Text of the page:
Given integers $m$ and $1 \lt a \lt m$, with $a \vert m$, prove that the equation $ax\equiv 1\pmod{m}$ has no solution. (That is, if $m$ is composite, and $a$ is a factor of $m$ then $a$ has no multiplicative inverse.)

Here is what i have done so far: I have said that if $m$ is even composite number than $a$ must also be even and that $ax-1$ will lead to a odd number therefore no solution. Also $ax\equiv 1\pmod{m}$ implies that there exists a $n$ such that $m=n(ax-1)$, this leaves a remainder of 1 and $m \gt 3 $ and therefore $m\nmid 1$.

For odd composite I am bit stuck and not sure what to do but it makes sense to show that there will be a remainder of $1$ left.

Does this make sense or am i doing it wrong?

  • $\begingroup$ Do you mean to say $a \vert ~ m$ and $ax \equiv 1 \pmod{m}$? $\endgroup$ – Robert Shore Sep 27 at 15:54
  • $\begingroup$ Yes sorry i will correct that $\endgroup$ – bow123 Sep 27 at 15:55

Your proof isn't correct for $m$ even. Let $m=10, a=5.$ It need not be the case that a divisor of an even number is itself even.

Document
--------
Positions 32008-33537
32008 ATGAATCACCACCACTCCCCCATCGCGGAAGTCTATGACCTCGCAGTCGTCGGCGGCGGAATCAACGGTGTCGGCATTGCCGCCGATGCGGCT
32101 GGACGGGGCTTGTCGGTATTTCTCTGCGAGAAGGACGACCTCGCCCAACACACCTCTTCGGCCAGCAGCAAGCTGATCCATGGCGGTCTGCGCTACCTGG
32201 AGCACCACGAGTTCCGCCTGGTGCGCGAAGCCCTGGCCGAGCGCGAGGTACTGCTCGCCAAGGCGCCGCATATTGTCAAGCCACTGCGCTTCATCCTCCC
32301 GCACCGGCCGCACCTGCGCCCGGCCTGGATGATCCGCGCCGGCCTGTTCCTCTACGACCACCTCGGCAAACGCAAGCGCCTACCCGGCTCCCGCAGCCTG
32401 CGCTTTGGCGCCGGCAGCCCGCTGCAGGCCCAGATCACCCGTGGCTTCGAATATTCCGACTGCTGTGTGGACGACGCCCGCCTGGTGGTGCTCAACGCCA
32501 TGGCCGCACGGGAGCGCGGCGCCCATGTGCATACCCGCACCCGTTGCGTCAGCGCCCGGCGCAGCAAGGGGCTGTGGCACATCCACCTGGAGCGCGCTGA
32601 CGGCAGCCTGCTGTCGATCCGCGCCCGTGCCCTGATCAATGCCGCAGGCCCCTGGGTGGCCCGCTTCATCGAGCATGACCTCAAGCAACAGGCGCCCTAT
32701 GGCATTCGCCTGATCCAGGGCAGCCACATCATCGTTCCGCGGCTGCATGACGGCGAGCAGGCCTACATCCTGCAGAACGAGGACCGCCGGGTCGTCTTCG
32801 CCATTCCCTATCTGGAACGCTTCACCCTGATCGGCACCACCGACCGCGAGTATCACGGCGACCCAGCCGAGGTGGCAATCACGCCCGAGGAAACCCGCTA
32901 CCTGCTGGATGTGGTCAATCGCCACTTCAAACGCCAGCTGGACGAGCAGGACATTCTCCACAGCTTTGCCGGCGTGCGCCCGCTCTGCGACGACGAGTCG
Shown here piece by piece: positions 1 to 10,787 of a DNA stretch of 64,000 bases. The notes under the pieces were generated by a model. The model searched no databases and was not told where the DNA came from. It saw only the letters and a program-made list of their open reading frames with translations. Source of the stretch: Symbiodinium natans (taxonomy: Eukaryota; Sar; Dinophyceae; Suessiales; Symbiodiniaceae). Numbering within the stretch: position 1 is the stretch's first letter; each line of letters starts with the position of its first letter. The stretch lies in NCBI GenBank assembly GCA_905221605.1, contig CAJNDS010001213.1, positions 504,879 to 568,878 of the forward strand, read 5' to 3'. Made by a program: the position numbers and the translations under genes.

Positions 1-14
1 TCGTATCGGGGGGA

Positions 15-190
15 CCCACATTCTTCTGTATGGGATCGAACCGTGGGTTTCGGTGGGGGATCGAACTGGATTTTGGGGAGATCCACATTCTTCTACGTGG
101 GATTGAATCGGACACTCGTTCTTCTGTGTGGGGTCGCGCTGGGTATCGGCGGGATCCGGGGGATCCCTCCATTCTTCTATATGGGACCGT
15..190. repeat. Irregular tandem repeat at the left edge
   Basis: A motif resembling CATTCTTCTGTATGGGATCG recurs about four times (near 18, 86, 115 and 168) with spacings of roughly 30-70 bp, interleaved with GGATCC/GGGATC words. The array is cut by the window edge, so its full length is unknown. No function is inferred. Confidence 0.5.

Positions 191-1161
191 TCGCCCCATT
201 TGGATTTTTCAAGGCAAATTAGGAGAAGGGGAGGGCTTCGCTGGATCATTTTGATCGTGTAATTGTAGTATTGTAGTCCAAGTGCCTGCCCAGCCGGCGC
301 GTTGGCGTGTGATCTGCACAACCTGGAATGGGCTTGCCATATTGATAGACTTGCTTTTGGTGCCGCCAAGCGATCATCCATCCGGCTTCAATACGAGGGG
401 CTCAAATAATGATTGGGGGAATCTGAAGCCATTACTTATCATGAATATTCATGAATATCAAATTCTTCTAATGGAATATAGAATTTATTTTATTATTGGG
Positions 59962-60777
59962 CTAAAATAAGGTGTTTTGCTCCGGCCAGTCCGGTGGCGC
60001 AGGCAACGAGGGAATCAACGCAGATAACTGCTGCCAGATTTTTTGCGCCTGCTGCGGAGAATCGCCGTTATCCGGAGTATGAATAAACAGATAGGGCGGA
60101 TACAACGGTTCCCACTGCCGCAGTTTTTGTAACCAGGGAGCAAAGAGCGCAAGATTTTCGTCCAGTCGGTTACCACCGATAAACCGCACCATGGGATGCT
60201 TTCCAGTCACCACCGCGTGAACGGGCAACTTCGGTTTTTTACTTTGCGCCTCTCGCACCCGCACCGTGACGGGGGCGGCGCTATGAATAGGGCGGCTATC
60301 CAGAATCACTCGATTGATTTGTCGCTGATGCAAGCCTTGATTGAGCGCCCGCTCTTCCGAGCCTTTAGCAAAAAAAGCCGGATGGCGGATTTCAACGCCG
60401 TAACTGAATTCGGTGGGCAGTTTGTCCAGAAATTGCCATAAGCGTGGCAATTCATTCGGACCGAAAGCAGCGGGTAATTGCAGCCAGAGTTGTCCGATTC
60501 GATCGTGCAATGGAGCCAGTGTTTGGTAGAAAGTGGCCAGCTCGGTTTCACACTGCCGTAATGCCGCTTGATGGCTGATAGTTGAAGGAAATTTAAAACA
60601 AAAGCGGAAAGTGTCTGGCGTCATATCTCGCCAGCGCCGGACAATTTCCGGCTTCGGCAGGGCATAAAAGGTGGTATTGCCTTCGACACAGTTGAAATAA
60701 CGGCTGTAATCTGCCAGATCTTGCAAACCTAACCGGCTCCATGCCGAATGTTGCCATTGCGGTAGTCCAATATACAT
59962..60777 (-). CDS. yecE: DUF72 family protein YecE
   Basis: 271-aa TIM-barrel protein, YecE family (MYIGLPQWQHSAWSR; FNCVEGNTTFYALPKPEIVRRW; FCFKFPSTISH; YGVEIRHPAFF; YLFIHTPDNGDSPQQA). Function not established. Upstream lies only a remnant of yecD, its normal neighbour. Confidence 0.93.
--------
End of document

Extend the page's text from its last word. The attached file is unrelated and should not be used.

But there's no need to break this problem up into cases. If $ax \equiv 1 \pmod{m}$, then $m \vert (ax-1)$. But $a \vert m \Rightarrow \exists q (aq=m)$ so

$$m \vert (ax-1) \Rightarrow \exists r(rm=arq=ax-1) \Rightarrow a(x-rq)=1,$$

where everything in sight is an integer and $1 \lt a$. That's not possible, so we have established a contradiction that proves the result.

Edited to add: The simpler way to say this is that because divisibility is transitive, $a \vert m$ and $m \vert (ax-1)$ implies $a \vert (ax-1)$, which obviously isn't possible.


If $ax=1\pmod m$ and $a|m$, then $a|1$. Hence $|a|=1$.


This may be resolved in a fairly straightforward way which rests on modular arithmetic:


$1 < a < m, \; a \mid m, \tag 1$

we have

$\exists b, \; 1 < b < m, \; ab = m; \tag 2$

for such $b$,

$b \not \equiv 0 \mod m; \tag{2.5}$

now from (2),

$ab \equiv 0 \mod m; \tag 3$

if also

$\exists x, \; ax \equiv 1 \mod m, \tag 4$


$b \equiv bax \mod m; \tag 5$

but by (3),

$b \equiv bax \equiv (0)x \equiv 0 \mod m, \tag 6$

in contradiction to (2.5); thus there exists no such $x$.

The above is indeed a very special case of the more general

Fact: Let $R$ be a non-trivial commutative unital ring, and

$a \in R^\times; \tag 7$

then $a$ is not a zero divisor in $R$.


$\exists 0 \ne c \in R, \; ac = 0$ $\Longrightarrow c = a^{-1}ac = a^{-1}(0) = 0 \Rightarrow \Leftarrow c \ne 0. \tag 8$


Your Answer

By clicking “Post Your Answer”, you agree to our terms of service, privacy policy and cookie policy

Not the answer you're looking for? Browse other questions tagged or ask your own question.